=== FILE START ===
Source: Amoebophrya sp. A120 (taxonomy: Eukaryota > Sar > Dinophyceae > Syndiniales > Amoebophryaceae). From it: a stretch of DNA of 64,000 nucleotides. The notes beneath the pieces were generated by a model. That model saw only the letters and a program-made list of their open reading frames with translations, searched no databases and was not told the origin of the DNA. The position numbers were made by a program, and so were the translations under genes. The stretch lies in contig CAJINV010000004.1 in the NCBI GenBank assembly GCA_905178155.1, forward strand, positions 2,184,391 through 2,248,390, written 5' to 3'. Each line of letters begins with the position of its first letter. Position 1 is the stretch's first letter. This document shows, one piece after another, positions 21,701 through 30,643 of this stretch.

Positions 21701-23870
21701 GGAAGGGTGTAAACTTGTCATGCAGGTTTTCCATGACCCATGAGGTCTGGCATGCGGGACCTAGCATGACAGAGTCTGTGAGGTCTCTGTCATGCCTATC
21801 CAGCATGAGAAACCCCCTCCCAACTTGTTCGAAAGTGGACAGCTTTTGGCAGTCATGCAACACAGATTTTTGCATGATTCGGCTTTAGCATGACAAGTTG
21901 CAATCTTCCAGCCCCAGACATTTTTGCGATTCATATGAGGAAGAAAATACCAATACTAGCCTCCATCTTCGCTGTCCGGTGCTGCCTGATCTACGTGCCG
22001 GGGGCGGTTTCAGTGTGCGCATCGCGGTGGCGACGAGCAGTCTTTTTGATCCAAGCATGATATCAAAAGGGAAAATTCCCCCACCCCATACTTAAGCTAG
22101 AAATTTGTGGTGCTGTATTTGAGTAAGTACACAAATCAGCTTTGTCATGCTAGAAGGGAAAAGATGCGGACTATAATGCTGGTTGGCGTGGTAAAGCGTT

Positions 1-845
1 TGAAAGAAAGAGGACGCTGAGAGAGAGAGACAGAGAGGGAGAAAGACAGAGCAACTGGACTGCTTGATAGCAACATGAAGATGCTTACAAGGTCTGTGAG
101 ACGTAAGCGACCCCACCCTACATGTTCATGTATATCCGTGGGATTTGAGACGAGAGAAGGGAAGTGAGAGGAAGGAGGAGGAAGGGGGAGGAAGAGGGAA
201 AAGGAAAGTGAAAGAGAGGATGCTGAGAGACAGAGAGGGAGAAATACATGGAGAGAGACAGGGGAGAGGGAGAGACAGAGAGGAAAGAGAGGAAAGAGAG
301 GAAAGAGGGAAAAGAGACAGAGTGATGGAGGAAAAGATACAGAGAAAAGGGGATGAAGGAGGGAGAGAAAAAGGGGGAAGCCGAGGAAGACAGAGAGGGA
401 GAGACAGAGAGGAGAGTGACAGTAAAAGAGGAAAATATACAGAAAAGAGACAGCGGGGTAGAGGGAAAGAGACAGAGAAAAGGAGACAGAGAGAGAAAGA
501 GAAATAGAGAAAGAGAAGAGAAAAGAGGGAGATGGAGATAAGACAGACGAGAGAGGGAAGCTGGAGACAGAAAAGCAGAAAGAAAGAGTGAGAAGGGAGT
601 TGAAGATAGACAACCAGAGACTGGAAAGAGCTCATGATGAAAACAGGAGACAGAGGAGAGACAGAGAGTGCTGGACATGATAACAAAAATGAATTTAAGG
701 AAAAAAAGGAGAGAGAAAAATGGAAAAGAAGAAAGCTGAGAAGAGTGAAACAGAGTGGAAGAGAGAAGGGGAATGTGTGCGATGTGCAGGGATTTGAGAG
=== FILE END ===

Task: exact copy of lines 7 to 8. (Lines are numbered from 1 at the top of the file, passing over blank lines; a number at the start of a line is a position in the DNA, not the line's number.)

22101 AAATTTGTGGTGCTGTATTTGAGTAAGTACACAAATCAGCTTTGTCATGCTAGAAGGGAAAAGATGCGGACTATAATGCTGGTTGGCGTGGTAAAGCGTT

Positions 1-845